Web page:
It certainly depends on the definition of an always-fluid term that means different things to different people but as the days inch closer to spring football at Ohio State, so too does the anticipation of 2021's "breakout" Buckeyes.
We're going to lend a whole lot of poetic license to the term for these next few paragraphs because it'll mean different things to the guys on this list. But in the world of #content, this is what we can do. World, oyster, breakout-means-whatever-I-want-it-to kinda thing! Let's go!
This list is d-line heavy because of what it means to get high-pressure reps under associate head coach and defensive line maestro Larry Johnson. There is such a clear and obvious path showcasing proper development of that position group that it's genuinely inspiring. If you're at all interested in the idea of 'craft' and how properly-applied expertise creates legitimate works of art, then there's probably no better example of coaching craft than Johnson. Interior, exterior - it literally doesn't matter. If you have the natural ceiling, Johnson will get the best out of you and Zach Harrison is the next guy in a long line of hand-in-the-ground OSU talent.
Almost all of the guys we're talking about here: Joey and Nick Bosa, Chase Young, and many more made terrific impacts as freshmen but then really jumped in the radar that next season. And then that third season? Every time an opposing team snapped the ball, those guys made a little more money. This will be Harrison's third season.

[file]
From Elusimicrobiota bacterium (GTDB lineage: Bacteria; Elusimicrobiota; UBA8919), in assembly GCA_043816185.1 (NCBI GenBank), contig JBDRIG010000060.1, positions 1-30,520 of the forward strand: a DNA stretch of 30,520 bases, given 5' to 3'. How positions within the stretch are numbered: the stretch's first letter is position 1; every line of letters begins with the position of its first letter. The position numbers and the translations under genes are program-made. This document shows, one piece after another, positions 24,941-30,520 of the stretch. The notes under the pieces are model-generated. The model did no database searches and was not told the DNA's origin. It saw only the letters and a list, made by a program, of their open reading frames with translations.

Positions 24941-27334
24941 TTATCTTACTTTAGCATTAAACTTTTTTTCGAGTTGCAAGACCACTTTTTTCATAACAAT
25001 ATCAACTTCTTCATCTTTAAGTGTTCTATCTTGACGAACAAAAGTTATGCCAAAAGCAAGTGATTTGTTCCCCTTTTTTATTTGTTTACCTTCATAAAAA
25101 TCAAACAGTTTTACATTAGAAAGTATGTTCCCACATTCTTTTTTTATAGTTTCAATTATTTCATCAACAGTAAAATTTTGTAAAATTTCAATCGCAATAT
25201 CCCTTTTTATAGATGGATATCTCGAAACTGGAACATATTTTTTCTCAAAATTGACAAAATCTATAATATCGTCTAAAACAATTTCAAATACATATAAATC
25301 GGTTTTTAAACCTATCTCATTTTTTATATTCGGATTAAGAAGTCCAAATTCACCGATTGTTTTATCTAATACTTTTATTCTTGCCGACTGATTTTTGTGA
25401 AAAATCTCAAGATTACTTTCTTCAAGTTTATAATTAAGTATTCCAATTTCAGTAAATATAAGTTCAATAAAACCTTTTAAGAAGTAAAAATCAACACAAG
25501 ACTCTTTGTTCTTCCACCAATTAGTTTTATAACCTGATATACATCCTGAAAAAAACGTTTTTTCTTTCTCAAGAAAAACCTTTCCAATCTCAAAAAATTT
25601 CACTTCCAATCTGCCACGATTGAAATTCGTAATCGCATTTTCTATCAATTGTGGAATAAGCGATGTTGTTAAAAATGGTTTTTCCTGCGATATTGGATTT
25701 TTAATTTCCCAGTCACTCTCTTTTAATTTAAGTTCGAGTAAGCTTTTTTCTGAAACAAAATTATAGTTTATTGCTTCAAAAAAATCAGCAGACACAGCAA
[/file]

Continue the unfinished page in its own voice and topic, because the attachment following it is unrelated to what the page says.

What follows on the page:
He had five sacks in 14 games as a true freshman in 2019, 4.5 sacks in seven games as a sophomore in 2020. That's basically an equal amount of production with less games and a pretty significantly less-talented secondary. It feels almost like a foregone conclusion that Harrison will have that sack total into the teens in 2021. Every time an opponent snaps that football, imagine the sound of a cash register opening.
The same concept applies to Haskell Garrett in 2021. His first real snaps were in 2019 as a sophomore and made a big jump in production his junior and senior years. He could have left for Sunday football but decided to come back for one more go in the Scarlet and Gray.
We probably under-appreciate interior defensive lineman because the stats don't pop the same way it does for d-ends and "wins" in the A Gap have a tendency to not be huge plays in the grand scheme of games. You also can't over-appreciate experience and talent for three-technique guys. It's a position of nuance. After an All-American season in 2020, Garrett's return is massive for Ohio State because it shores up a run game gap (or two!) when the Buckeyes insert a new group of linebackers in 2021 and gives Ryan Day and Larry Johnson some room to play with another DT given Tommy Togai's departure to the NFL.
You could make the argument that Garrett technically "broke out" in 2020 but we're stretching the definition of that term in this space, plus we should give him a full 14 or 15 game season (see what I did there?) before we say a player is in 'breakout' mode.
I would expect Garrett to pad that bank account with every single snap in 2021 and considerably increase his draft prospects. He probably wasn't a first round guy if he left this past season but another big year and he just might be a first night pick this time next year.